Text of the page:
Thunder In The Guts – A Celebration Of Lemmy Kilmister


The existence of truly uncompromising men has never been, and will likely never be, commonplace. This world just is not fit to sustain high levels of conviction in people. With celebrities and Rock stars, it is even more unlikely. Between the fickle push of fans and the heartless pull of media and record label execs, individuals who once knew exactly who they were can, and often do, get lost in the shuffle. Perhaps they find themselves unable to live up to their perceived personas. They get engulfed amid the steamy haze of their own successes, drowning beneath the waves of drink, drugs, sex, and excess, while the incoherent pace of touring slowly eats them up and spits them out. On the 28th of December, 2015, the most shining exception to this rule left our world forever. Ian Fraser, known to the Rock-n-Roll universe as Lemmy Kilmister, was the pulse of the band Motörhead from the day he began it in the Summer of 1975 until the last note he played on December 11th, 2015, on a stage in Berlin.

Big Beat

In the blistering three minutes of fury known as “We Are Motörhead,” Lemmy grates, “We are the ones you heard of but you never heard.” The song was the title track of the 2000 album, fast and gritty as you please, even twenty-five years into a forty-year career. It exemplifies in its simple fashion a truth. Many know of or have some idea that Lemmy existed, even if they never heard a note of his music. It takes a special character to come up through the underground and without scandal, become insinuated fully into the mainstream consciousness. Nowadays, fame is generated by YouTube hits and appearances on vapid network ‘talent’ shows, but at the dawn of Hard Rock and Heavy Metal’s glory years, it took guts, hard work, and unwavering conviction. Lemmy had all of this in spades. It was his trademark. That and his grizzled appearance, of course, from his mutton chops and his moles down to the iron cross around his neck. He played bass guitar, but the sound that lurched from that Rickenbacker Custom LK1 was nothing short of thunder in the guts, played on stage so loud that hearing loss from Motörhead concerts has become standard procedure for fans.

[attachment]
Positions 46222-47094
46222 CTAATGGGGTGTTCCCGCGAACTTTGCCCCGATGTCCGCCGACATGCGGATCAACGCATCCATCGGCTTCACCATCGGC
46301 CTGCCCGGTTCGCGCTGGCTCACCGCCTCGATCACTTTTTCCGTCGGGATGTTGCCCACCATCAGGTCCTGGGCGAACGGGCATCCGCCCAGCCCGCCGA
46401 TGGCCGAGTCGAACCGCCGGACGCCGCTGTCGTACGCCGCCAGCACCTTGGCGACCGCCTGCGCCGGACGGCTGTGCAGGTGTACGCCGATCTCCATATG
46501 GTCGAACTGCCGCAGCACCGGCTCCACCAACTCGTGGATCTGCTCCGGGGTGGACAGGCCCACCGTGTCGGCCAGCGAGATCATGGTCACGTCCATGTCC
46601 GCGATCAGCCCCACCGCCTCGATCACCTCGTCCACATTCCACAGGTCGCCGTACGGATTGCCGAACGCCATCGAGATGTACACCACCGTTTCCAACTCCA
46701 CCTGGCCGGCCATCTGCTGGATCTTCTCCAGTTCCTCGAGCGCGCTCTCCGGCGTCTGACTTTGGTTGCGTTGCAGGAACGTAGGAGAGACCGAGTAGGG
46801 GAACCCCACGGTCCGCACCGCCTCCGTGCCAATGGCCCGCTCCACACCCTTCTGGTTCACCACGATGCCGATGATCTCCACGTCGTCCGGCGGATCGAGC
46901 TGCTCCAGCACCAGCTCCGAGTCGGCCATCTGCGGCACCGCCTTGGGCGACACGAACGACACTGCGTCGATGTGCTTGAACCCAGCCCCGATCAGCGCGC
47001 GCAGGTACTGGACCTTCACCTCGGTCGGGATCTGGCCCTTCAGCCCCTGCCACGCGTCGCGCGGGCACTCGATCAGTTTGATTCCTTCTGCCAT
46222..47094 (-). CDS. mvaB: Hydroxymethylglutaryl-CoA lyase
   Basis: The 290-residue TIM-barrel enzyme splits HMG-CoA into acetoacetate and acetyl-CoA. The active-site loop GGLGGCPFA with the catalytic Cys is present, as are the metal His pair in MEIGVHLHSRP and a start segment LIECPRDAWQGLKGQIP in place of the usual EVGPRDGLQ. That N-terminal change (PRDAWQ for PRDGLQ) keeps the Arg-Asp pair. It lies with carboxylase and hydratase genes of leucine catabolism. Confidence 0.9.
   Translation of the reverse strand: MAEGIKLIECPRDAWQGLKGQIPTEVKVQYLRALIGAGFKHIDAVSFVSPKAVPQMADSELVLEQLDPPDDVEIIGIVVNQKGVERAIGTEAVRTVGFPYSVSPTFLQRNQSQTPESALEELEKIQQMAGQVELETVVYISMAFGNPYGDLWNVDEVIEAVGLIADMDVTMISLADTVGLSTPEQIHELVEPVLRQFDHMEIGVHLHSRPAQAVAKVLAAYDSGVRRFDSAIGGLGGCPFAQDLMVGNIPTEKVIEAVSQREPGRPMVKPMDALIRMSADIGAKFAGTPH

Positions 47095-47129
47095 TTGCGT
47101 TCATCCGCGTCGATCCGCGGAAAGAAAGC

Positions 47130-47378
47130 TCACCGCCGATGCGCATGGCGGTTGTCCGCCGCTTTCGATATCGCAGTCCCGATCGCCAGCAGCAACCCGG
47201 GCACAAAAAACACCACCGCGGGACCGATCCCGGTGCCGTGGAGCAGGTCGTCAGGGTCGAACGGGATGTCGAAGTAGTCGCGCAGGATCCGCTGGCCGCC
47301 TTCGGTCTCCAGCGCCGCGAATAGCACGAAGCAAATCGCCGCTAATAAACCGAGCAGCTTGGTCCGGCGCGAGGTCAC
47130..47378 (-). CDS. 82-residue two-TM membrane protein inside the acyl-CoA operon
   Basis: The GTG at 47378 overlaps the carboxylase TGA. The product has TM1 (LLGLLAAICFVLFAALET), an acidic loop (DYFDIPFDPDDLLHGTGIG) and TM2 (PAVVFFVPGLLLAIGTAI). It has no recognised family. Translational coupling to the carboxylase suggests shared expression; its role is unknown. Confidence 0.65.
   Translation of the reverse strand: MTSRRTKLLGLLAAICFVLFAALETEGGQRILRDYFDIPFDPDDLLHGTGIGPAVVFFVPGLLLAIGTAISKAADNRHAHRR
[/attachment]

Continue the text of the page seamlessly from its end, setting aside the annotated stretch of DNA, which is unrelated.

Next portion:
Best known for 1980 megahit “Ace of Spades,” Lemmy perfected a speedy, direct method of songwriting that was equal parts Punk Rock, Rock, and NWOBHM, resulting in a slew of rough and tumble stormers who sound as mean today as they did back then. Despite the hard and fast, in-your-face nature of most of Mötorhead’s 23 album discography, it was not the only facet of Lemmy’s sonic arsenal. He had depth, soul, and the lyrical acumen of a poet. He had an appetite for Jack Daniels and amphetamines as well. He abhorred religion, government, and authority, but his endless sense of humor saw him partake in the comedic film Eat the Rich (1987), as well as make an appearance on British television series The Young Ones. Lemmy loved women, supposedly bedding over one-thousand two hundred of them in a lifetime. He was an outspoken opponent of heroin, despite his debauchery, because it killed so many who were dear to him. Far ahead of his time, Lemmy even tried to convince the Tory government of England to legislate the drug, making of it a healthcare issue instead of a criminal one.


But where did this renaissance man come from? How could a Heavy Metal speed-freak be so multi-faceted? How many people would look at a guy like Lemmy and dismiss him as just another rivet-head, blasted on drink and drugs, blaring his music and screaming into a microphone? Those who made the mistake of underestimating him might have found themselves taken to school. Lemmy was a walking encyclopedia of history, battles, politics, and the human condition, a student of the world with insatiable appetite for so much more than just liquor, pills and ‘birds,’ as the vernacular of his homeland goes.